The area, deeded to Roger Williams in 1638, was a haven for religious freedom in New England. Pawtucket's first settler was an ironworker who established (1671) a forge at the falls. Metalworks and sawmills sprang up, and after Slater erected his cotton mill on the banks of the river, the textile industry boomed. After World War II, when much of the textile manufacturing moved south, Pawtucket shared the decline of many New England towns. The city has since regained its small industrial status. Of principal interest is the 1793 Slater mill, now a museum. Some two dozen former textile mills now form an arts district. Many tourist and recreational sites are in the area.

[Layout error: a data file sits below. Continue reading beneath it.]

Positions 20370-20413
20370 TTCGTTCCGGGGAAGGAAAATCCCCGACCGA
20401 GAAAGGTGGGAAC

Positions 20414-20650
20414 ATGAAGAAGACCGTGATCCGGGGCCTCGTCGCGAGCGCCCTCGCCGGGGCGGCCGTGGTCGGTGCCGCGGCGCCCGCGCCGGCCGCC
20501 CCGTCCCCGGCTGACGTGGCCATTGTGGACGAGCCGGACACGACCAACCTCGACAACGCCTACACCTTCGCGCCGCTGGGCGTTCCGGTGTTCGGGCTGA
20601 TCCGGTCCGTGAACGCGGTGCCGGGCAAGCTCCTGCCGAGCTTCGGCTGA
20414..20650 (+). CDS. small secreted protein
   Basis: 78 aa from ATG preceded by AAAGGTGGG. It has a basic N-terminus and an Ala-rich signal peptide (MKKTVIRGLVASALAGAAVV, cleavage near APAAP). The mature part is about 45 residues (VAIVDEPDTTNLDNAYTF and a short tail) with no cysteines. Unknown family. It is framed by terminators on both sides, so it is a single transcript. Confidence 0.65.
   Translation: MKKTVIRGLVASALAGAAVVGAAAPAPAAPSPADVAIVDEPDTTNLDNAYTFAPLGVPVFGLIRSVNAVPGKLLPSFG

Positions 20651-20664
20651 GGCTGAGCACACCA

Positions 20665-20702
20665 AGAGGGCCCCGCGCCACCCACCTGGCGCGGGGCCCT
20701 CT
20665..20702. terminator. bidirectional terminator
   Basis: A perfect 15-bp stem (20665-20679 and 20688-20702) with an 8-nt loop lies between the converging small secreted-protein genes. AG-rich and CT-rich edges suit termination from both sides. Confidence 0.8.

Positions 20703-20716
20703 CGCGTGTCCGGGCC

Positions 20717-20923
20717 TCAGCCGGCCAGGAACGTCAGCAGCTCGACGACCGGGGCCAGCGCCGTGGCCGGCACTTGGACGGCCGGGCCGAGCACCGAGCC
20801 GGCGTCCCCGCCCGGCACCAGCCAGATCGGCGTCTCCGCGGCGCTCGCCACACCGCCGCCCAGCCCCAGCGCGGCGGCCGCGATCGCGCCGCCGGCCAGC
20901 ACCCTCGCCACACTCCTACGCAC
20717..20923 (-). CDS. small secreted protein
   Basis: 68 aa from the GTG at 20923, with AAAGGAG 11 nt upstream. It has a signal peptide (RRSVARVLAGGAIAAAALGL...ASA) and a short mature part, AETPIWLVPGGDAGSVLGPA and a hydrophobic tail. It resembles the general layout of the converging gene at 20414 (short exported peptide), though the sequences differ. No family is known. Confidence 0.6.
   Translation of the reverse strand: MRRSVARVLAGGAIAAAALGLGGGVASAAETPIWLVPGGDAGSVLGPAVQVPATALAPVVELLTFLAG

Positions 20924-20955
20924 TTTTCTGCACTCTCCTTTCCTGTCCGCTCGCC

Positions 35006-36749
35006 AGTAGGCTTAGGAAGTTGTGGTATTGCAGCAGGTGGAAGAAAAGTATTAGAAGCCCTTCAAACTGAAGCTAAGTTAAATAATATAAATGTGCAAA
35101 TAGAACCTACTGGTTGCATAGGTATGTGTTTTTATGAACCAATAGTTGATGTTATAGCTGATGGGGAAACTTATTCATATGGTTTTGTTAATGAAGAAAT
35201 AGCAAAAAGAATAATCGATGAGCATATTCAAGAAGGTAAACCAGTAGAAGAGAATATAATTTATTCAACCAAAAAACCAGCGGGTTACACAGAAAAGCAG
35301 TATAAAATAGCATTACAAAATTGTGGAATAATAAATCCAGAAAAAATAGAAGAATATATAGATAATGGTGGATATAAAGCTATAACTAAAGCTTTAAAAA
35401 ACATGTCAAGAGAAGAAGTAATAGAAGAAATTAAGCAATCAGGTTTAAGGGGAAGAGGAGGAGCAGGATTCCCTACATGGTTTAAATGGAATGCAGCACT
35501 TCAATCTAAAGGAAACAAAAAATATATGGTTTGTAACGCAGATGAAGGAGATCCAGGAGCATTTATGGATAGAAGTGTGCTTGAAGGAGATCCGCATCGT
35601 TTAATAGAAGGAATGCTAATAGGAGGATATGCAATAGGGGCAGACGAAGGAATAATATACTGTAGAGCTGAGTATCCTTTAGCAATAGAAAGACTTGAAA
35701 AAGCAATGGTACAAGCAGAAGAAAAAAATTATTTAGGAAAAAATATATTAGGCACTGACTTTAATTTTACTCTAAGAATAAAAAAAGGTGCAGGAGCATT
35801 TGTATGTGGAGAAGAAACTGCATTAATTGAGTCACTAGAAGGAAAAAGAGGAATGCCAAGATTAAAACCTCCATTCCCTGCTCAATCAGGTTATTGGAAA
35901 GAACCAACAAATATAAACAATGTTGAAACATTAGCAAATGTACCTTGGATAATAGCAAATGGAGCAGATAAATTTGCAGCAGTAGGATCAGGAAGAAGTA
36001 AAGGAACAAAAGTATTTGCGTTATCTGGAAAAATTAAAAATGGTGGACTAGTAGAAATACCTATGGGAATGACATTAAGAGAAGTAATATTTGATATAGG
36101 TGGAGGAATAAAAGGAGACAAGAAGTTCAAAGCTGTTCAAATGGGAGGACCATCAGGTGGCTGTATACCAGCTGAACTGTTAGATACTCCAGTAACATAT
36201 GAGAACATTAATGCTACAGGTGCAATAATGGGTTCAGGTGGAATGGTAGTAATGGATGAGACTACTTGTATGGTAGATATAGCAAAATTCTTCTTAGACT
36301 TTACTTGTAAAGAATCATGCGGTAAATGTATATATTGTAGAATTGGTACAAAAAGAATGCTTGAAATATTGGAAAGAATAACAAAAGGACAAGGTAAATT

The Columbia Electronic Encyclopedia, 6th ed. Copyright © 2012, Columbia University Press. All rights reserved.
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